- (#7 OBA, #1 SLG) The complete opposite of the leadoff hitter. This position rewards SLG above all else, so you want your biggest bopper here. Griffey was the clear choice; if another very high OBP guy was in the lineup, however, I wouldn't be surprised to see Adam Dunn being placed here as well.
- (#4 OBA, #5 SLG) This is another spot that demands balance, like the #2 hole. Rewards aren't quite as good from this position as #2, but the regression's recommendation contrasts with the more traditional high power, low OBP guys that I've always heard belonged in the 5 hole. Still, it's very surprising that this player should be a better hitter in terms of both OBA and SLG than the #3 guy. Anyway, Lopez, LaRue, and Kearns all fit in well here with relatively good balance.
- (#8 OBA, #3 SLG) Following the balanced player in #5 is the guy I usually think of for a #5 hitter. Poor on base average, but a guy who can knock the heck out of the ball. Essentially, this is the same type of player you'd put in the 4 hole, it's just that he's not as good. Wily Mo Pena is the obvious choice.
- (#7 OBA, #4 SLG) This guy is fairly similar to the #6 hitter, but doesn't quite have the power and has a bit better ability to get on base. EdE fits in well here, as he can get on base better than Pena, yet still does have good power (9 HR in 211 AB's last year).
- (#9 OBA, #9 SLG) Surprise! This should be your absolute worst hitter, which for just about any NL team will be the pitcher. Increasing OBA or SLG results in fewer runs gained here than any other position in the lineup. Now all NL teams (except for a brief experiment by LaRussa back in McGwire's prime) bat the pitcher 9th, because they want to minimize the number of at bats this player receives and postpone, for as long as possible, the need to pinch hit for him later in the game. But as we'll see, the 9th hitter can be a very productive player:
- (#2 OBA, #8 SLG). The OBA coefficient for the #9 hitter (2.55) was more than twice as large as that for the #8 hitter (1.188). This means that an increase in OBA in the #8 hole resulted in less than half as many additional runs as the same increase in the #9 hole. Why this dramatic discrepancy? Because the #9 hitter will be on base for your best hitters - the guys in the #1, #2, and #4 hole. Their SLG matters very little, however, because few people are likely to be on base when they come up to bat (especially with the pitcher hitting in front of them!). Ryan Freel, a high OBA, low SLG player, is the prototypical guy for this spot. Another example might be someone like Frank Menechino.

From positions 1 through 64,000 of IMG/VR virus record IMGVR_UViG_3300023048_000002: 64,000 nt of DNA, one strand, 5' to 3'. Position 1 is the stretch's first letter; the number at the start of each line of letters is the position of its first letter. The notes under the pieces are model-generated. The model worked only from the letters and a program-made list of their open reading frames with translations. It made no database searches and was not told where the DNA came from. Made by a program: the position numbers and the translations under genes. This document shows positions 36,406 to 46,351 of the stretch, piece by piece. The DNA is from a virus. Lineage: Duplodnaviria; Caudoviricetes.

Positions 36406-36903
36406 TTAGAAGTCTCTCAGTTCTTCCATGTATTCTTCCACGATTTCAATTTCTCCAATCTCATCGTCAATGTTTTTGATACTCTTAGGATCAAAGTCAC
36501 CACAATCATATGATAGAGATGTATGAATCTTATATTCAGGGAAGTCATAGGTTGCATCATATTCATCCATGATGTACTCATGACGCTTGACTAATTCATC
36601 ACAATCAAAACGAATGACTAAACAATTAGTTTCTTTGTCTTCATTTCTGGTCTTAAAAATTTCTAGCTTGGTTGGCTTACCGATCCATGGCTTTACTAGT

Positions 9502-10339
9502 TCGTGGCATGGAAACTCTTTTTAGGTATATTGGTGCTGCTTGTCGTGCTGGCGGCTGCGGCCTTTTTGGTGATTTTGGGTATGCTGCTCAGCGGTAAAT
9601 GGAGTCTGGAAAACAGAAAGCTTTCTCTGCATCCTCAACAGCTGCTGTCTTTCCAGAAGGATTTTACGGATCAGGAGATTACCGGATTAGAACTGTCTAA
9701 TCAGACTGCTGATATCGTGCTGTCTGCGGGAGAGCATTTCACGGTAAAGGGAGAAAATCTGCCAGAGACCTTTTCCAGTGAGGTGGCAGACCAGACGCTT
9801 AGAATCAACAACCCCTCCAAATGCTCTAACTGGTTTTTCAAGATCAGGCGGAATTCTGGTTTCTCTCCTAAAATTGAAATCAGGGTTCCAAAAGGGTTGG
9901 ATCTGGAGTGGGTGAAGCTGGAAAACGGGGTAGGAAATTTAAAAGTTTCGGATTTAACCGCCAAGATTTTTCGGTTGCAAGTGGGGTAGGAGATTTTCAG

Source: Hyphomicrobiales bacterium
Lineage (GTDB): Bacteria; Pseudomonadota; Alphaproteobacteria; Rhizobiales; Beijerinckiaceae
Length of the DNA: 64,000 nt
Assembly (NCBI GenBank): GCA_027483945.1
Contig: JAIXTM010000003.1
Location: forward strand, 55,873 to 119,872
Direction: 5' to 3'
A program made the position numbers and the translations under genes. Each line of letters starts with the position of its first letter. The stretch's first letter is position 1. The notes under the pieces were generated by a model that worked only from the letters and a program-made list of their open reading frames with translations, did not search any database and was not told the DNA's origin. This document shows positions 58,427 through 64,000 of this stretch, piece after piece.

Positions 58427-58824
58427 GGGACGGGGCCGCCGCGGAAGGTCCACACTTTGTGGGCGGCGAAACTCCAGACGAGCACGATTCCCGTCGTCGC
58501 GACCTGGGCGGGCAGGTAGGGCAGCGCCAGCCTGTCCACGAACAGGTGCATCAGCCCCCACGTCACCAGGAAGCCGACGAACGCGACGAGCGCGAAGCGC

1. Dunn (22), Kearns (6), Lopez (1), LaRue (1)
2. Griffey (10), Kearns (10), Dunn (7), Lopez (1), Encarnacion (1)
3. LaRue (18), Lopez (9), Encarnacion (2), Kearns (1)
4. Griffey (16), Pena (13), Kearns (1)
5. Kearns (9), Lopez (9), Griffey (5), LaRue (4), Encarnacion (3)
6. Pena (15), Encarnacion (11), Lopez (2), LaRue (1), Kearns (1)
7. Encarnacion (13), Lopez (8), LaRue (5), Kearns (2), Pena (2)
8. Harang (30)
9. Freel (30)
A few differences in who wins out at the fiercely contended #2 and #5 spots (balanced players), as well as the #3 spot (the leftover player), but #'s 1, 4, 6, 7, 8, and 9 are all the same. In fact, the only major difference is LaRue's "dominance" in the #3 hole with these projections, caused no doubt by his predicted return to mediocrity and Kearns' predicted improvement. Nevertheless, the lineup recommendations are remarkably static, indicating that each spot in the lineup really does have an optimal role that corresponds to particular players' strengths in the Reds lineup.
Of course, these predictions are inferences based on looking at variances in performance at each lineup position from '98 to '02, not actual experimental data. The best evidence for these claims would come from actually having a team try these ideas out, which unfortunately is unlikely to ever happen. I may try to do some additional toying with Pinto's tool, or maybe even some simulations, at a later date. For now, however, it's an interesting thought exercise.
A few other quick notes:
- Using ZiPS Projections, replacing Encarnacion with Aurilia at 3B drops the maximum optimized run production from 4.912 to 4.834 runs per game (12.6 runs total in a season - about 1 win). Not a huge difference, but given Encarnacion's upside at this point in his career, it seems the obvious move.
- Again using ZiPS Projections, replacing Freel with Womack at 2B drops the maximum optimized run production from 4.912 to a dreadful 4.670 runs per game (39.2 runs total difference over the season, or about 4 wins!). Both Freel and Womack are always placed in the #9 hole in the top 30 lineups; what we're seeing is the benefit of high OBA from that lineup position.